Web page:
The Survivors Network of those Abused by Priests
to Cleveland Bishop Anthony Pilla
Sept. 15, 2004
Dear Bishop Pilla:
We in SNAP, the Survivors Network of those Abused by Priests, urge you to take three simple steps to make your diocese safer and to help victims heal.
First, we would like you to post the state abuse hotline phone number and/or similar law enforcement phone numbers in churches, parochial schools. Such numbers should also be publicized on the diocese's web site and in the diocesan weekly newspaper and other church-sponsored publications.
Second, we encourage you to appoint a member of our support group to the diocese's abuse review board.
Third, we ask that you actively solicit parishioner and victim input prior to an upcoming "audit" of the diocese.
Looking at your website and other church material, people who witness or experience sexual abuse are still being urged to contact diocesan officials, not police and prosecutors. This, we feel, is unwise and in fact risky. The abuse of children is a crime. It should be treated as a crime. Anyone with information or suspicions about child molestation should repeatedly and emphatically be encouraged to call the independent professionals in law enforcement, not church staff members.
This, frankly, is one of the reasons literally tens of thousands of Catholic youngsters have been molested by thousands of abusive clerics "the temptation and tendency to keep reports of such crimes â€in house." Even well-intentioned church employees often lack the objectivity and experience that police and prosecutors bring to such sensitive matters. It is imperative that church staff members and volunteers, from top to bottom, be clearly instructed to turn to the professionals when even a hint of possible sexual misconduct surfaces. Doing anything less needlessly puts children at risk.
SNAP would like to see more diocesan outreach to abuse victims, including personal and pastoral visits by you to every parish where a known or suspected abusive cleric worked. But in the short term, we strongly urge you to take this simple, long-overdue step.
As you know, the Survivors Network of those Abused by Priests, is the nation's largest self-help group for people molested by religious figures. For more than a year, our chapter in Cleveland has listened to and supported dozens of adults who were molested as children by local clergy.
We believe that the perspective that one of our members could bring to your review process would be very helpful.
Abusers can only be removed from ministry when brave victims come forward. Yet some victims are skeptical of disclosing these crimes to a panel consisting entirely of your appointees. So to be effective at safeguarding youngsters, that panel must be perceived as both fair and sympathetic.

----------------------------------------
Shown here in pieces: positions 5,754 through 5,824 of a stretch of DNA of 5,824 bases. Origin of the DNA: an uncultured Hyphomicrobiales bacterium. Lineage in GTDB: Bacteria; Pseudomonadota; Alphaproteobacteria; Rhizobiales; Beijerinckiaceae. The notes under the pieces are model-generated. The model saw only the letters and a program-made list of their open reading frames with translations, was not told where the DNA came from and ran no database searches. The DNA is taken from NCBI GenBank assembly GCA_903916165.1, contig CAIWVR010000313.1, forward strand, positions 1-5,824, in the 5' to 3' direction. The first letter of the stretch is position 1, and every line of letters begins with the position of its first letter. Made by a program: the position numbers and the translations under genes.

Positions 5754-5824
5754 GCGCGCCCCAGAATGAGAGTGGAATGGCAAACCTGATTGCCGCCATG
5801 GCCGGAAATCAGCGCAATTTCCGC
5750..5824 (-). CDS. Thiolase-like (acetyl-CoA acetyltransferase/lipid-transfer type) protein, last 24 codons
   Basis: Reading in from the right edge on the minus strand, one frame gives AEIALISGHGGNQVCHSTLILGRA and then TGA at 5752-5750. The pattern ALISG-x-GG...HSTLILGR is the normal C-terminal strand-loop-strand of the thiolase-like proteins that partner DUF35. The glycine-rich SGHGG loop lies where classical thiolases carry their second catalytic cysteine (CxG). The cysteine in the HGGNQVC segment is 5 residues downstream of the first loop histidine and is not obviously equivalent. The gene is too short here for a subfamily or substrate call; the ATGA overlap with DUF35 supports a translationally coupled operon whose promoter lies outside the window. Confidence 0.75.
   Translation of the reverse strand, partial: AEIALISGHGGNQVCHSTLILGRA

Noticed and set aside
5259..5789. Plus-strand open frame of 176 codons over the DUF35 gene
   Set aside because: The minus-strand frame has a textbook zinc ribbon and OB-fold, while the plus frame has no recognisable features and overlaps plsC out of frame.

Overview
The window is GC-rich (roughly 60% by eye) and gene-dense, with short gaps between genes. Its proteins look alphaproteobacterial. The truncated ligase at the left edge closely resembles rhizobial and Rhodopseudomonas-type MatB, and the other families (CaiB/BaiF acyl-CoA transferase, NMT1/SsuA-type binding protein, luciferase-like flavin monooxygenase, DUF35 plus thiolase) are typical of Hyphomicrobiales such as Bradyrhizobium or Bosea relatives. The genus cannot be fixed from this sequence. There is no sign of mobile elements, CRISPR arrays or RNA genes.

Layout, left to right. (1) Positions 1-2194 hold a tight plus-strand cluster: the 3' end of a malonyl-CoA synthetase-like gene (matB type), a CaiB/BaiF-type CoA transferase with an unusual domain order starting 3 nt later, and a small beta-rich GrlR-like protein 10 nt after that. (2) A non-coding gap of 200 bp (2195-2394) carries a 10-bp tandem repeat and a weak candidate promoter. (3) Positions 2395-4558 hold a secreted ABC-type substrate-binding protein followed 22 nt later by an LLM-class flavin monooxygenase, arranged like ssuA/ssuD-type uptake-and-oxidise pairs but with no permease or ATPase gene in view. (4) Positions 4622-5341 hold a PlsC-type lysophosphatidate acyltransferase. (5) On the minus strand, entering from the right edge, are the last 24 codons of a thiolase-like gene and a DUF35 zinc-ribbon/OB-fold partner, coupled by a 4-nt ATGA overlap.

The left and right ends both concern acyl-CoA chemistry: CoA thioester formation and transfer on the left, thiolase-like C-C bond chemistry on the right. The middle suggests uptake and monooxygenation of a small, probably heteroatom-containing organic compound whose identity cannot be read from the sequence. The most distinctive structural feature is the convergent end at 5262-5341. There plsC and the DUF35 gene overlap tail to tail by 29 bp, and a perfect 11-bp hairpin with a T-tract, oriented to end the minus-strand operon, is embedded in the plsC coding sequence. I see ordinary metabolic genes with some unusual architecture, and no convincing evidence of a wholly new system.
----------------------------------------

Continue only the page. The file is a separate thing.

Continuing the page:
If a SNAP member is chosen, we feel that it is more likely that other victims will be more apt to cooperate with the panel and take the risk of reporting their abuse.
Again, we also feel that the lessons we have learned, dealing day in and day out with wounded victims firsthand, could prove very beneficial to the board.
Finally, in the weeks ahead, a team of national "auditors" will examine how the diocese is handling abuse claims. As you know, many victims and lay Catholics are highly skeptical of this process, and believe that bishops have intentionally set very minimal standards and expectations. We in SNAP also worry about how thorough and accurate the information is that these "auditors" will receive.
This upcoming survey provides you with another opportunity to invite anyone who experienced, witnessed or suspected abuse to break their silence and share what they know.
We strongly urge you to use the diocesan website, newspaper and publications to aggressively publicize the "audit" and urge anyone with information about abuse to come forward now.
Much like a government entity holding a public hearing to solicit advice and information from citizens, the diocese should openly, publicly seek knowledge about long-hidden crimes. This will instill confidence in the audit process and can only be healing for the church as a whole.
When victims and knowledgeable Catholics speak up, kids can be safeguarded and healing can take place, SNAP believes.
SNAP, as you know, is a support group. Our first goal is to help men and women heal from the incredible trauma of childhood victimization at the hands of trusted clergymen.
Our second goal is to do all we can to make sure no other youngster suffers as we have. That is why we make these requests in the hopes that one more innocent child is spared.
We look forward to hearing from you. Thank you very much.
Survivors Network of those Abused by Priests